A new study published in the Journal of Economic Behavior & Organization shows that frequency of sex between couples actually doesn't improve the quality of their relationship. This is especially true when the sex isn't necessarily wanted so much as required (for the purposes of this experiment). As it turns out, what people really want in their marriage isn't more of the act of sex. It's intimacy.
It makes a lot of sense.
My husband and I have been married 12 years. In that time we have moved several times, brought three pets home, lost one, had three children, held full time jobs, quit full time jobs, traveled all over the world, and tried to maintain our bodies through exercise and eating right. Given all these constraints, it has become increasingly difficult to maintain our intimacy.
Sure, we can find the 10-15 minutes it takes to squeeze in a quickie after bed or while the kids watch a movie on Saturday morning. But real intimacy requires time. It's something in short supply in our world.And to be honest, the longing for sex doesn't come from a physical place. Yes, the sight of my husband still moves me and yes I want him even when we are not terribly connected otherwise. But I want him a lot less.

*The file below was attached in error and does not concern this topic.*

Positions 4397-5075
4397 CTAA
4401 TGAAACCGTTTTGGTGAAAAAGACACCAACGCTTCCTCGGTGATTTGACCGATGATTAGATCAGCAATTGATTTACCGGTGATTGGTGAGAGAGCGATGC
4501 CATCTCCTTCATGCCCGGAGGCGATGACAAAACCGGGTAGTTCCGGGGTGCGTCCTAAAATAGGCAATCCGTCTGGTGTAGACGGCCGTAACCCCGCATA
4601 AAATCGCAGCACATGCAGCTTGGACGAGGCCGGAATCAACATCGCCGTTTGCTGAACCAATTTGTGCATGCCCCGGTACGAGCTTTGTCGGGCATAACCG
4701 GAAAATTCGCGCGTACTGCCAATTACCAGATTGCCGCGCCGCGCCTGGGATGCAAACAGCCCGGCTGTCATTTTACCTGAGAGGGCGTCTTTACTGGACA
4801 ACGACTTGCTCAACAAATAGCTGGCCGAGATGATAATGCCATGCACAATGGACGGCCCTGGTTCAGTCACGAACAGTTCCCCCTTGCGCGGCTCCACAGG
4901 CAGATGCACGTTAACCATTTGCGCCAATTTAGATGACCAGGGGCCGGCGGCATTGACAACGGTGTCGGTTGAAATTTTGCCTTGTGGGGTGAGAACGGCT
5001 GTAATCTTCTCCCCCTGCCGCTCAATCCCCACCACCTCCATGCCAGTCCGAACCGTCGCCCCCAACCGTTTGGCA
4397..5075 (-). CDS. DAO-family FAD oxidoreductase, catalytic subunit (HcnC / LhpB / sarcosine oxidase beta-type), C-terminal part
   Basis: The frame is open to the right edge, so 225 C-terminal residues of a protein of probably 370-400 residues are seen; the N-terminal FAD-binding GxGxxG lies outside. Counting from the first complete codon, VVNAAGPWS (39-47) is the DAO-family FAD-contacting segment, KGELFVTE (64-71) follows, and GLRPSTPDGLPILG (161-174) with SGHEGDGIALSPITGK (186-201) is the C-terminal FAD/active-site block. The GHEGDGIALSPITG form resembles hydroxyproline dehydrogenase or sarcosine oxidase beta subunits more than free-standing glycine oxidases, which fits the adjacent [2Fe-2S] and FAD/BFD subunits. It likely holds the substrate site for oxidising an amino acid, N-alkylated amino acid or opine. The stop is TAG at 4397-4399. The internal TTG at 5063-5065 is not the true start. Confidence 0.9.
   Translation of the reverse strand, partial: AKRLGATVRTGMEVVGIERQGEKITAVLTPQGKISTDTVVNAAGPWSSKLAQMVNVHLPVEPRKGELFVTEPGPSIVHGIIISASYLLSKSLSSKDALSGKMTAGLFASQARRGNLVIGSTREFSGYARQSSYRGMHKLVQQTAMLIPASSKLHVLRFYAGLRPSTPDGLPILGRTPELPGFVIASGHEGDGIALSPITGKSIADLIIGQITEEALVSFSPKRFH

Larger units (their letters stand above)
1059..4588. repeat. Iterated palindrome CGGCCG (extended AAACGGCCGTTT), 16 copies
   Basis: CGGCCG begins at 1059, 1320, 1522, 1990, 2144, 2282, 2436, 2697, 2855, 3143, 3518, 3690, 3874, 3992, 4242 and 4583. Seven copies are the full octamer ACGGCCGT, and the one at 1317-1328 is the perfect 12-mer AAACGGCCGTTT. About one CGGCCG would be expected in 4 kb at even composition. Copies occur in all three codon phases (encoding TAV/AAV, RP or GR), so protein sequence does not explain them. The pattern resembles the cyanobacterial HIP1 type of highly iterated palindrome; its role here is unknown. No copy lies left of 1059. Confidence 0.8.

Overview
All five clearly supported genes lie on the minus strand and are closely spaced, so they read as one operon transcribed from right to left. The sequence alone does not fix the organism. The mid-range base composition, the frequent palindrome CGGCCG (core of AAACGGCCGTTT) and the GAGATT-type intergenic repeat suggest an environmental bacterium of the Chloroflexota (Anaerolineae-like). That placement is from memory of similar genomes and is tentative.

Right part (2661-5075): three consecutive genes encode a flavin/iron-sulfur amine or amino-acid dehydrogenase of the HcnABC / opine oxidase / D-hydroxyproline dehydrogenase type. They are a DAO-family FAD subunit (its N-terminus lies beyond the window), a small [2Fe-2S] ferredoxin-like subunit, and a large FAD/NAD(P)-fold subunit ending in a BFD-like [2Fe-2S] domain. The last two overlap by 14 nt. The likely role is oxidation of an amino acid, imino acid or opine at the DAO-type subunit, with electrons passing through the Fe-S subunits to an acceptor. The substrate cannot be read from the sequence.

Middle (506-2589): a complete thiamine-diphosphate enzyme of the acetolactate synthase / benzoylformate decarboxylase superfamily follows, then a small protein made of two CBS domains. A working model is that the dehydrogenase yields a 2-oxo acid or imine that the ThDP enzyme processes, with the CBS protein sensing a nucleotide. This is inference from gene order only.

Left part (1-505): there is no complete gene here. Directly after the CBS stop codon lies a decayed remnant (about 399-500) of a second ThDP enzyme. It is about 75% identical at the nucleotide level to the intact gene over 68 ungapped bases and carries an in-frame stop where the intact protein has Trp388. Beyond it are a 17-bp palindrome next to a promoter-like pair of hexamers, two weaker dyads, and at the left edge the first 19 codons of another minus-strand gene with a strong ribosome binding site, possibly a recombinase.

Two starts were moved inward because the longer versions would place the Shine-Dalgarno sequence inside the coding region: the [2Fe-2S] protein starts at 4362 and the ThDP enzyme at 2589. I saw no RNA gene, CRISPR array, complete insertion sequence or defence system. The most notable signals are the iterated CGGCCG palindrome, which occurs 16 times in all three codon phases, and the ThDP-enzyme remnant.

The times I want sex are the times when we are alone for the weekend. Or when we are on a date night. The times when we have moments alone where we can really talk, where he can ask me about my day and I his. That's real foreplay. So would frequent sex make us happier? Maybe. But more time together would really do it.
But how do couples do that? That is the timeless question. It shows how much those date nights and those infrequent weekends along together really matter. They may save the marriage.
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